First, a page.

Welcome to Bleacher Report's NFL1000 Scouting Notebook, a weekly series where we'll use the power of the 16-man NFL1000 scouting department to bring you fresh insights into the game and explain some of the more interesting (and potentially controversial) grades we give players every week.
The full list of NFL1000 grades will be released Thursday, and we will attempt to preview some of what we are seeing in our film analysis here.
This week, we will go through a few hot topics, including Dak Prescott versus Tony Romo and Jamie Collins' transition to outside linebacker in Cleveland. But let's start out with an in-depth look at San Diego Chargers running back Melvin Gordon's big week.
Is Melvin Gordon for Real?
Written by John Middlekauff
Simply put: yes.
|NFL1000: Week 9 Top 5 Running Backs|
|NFL1000 Week 9 Data|
Many considered him a first-round bust as a rookie, yet many view him as a future star as a second-year player. Things change fast in the NFL, and no player has changed the narrative on his career more in the past 12 months than Gordon. He has exploded this season: third in the NFL in rushing yards (768) and tied for the league lead in rushing touchdowns with nine.
He was dominant Sunday against the Tennessee Titans, a defense that allows fewer than 100 yards a game (96.4)—ranking 10th in the NFL—yet Gordon ran 32 times for 196 yards. He is playing with a consistent physical nature that was missing from his game last year. While his offensive line has been much healthier in 2016, Gordon deserves the majority of the credit for his success this season. One run that captures his rise to stardom came late in the fourth quarter against the Titans:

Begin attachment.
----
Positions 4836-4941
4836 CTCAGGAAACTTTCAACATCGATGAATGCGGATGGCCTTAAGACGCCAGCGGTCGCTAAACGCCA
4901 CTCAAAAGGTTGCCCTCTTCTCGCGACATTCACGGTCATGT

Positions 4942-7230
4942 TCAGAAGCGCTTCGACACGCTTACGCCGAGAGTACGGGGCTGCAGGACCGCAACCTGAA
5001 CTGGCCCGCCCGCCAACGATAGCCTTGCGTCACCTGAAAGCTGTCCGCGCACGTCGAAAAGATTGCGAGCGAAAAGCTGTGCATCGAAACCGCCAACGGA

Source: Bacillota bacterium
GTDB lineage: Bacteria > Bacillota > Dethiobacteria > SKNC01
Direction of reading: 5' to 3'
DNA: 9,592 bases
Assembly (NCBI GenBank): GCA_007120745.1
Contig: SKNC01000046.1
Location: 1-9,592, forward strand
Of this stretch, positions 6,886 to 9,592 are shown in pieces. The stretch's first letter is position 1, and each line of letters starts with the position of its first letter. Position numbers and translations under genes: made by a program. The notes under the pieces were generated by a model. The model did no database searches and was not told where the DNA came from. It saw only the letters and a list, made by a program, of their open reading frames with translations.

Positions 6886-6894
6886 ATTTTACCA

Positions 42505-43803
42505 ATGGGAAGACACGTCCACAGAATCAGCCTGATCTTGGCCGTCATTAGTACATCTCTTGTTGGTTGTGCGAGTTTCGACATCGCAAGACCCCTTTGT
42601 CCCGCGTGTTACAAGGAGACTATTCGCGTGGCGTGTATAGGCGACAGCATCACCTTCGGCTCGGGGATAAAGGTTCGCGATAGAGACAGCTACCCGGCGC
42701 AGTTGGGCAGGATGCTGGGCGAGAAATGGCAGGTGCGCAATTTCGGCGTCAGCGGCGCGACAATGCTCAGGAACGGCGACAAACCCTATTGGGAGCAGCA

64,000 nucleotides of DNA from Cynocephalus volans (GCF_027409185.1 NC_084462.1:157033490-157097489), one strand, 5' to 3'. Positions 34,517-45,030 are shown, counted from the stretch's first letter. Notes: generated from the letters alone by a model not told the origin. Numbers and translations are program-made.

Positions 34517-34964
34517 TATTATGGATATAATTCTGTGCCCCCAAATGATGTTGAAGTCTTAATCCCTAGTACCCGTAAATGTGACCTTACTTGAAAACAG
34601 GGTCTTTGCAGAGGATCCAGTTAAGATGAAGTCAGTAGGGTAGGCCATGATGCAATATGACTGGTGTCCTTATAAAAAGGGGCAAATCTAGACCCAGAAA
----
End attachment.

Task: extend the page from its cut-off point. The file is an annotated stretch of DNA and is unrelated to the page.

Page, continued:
In 2015, he danced around contact and was very hesitant when it came to hitting the hole. This season, he is not only hitting the hole, but he is breaking tackles and getting downhill with a purpose. He is running with a great low pad level and is excellent in terms of keeping his feet working on contact. This allows him to break a lot of soft arm tackles and create runs that look to be dead before he runs through a defender, resulting in game-changing plays.
After not having a single touchdown in 2015, he has exploded this season with nine. One area he has really excelled in is goal-line carries. While rookie fullback Derek Watt has added a physical run-blocking element to San Diego’s offense, Gordon’s physical running style and willingness to play smashmouth football have ramped up in 2016.
Everyone in the stadium knew what was coming, yet Gordon, led by Watt, would not be denied. I'm not sure there has been a more physical runner in the red zone this season than Gordon. The touchdown play above shows how hard he runs in short-yardage situations and how important Watt has been to the Chargers' resurgent run game.
|Melvin Gordon Week 9 NFL1000 Scores (Sneak Peek)|
|NFL1000 Scouts (John Middlekauff)|
Gordon has also been excellent out of the backfield as a receiver. After making 33 catches as a rookie, he already has 28 through nine games in 2016. He has been excellent in the screen game, an area in which the Chargers have depended on him heavily because of the injury to Danny Woodhead. He also has been very good catching the ball on swing routes out of the backfield. Overall, he has operated as a great security blanket for Rivers when his downfield passing game is all covered up.
There is no reason why Gordon won’t continue to dominate in the second half of the season. It really is amazing what confidence can do for a player, and there is not a more confident young player in the NFL right now than Gordon.
The All-22: Cowboys Should Turn to Romo Despite Big Week from Dak Prescott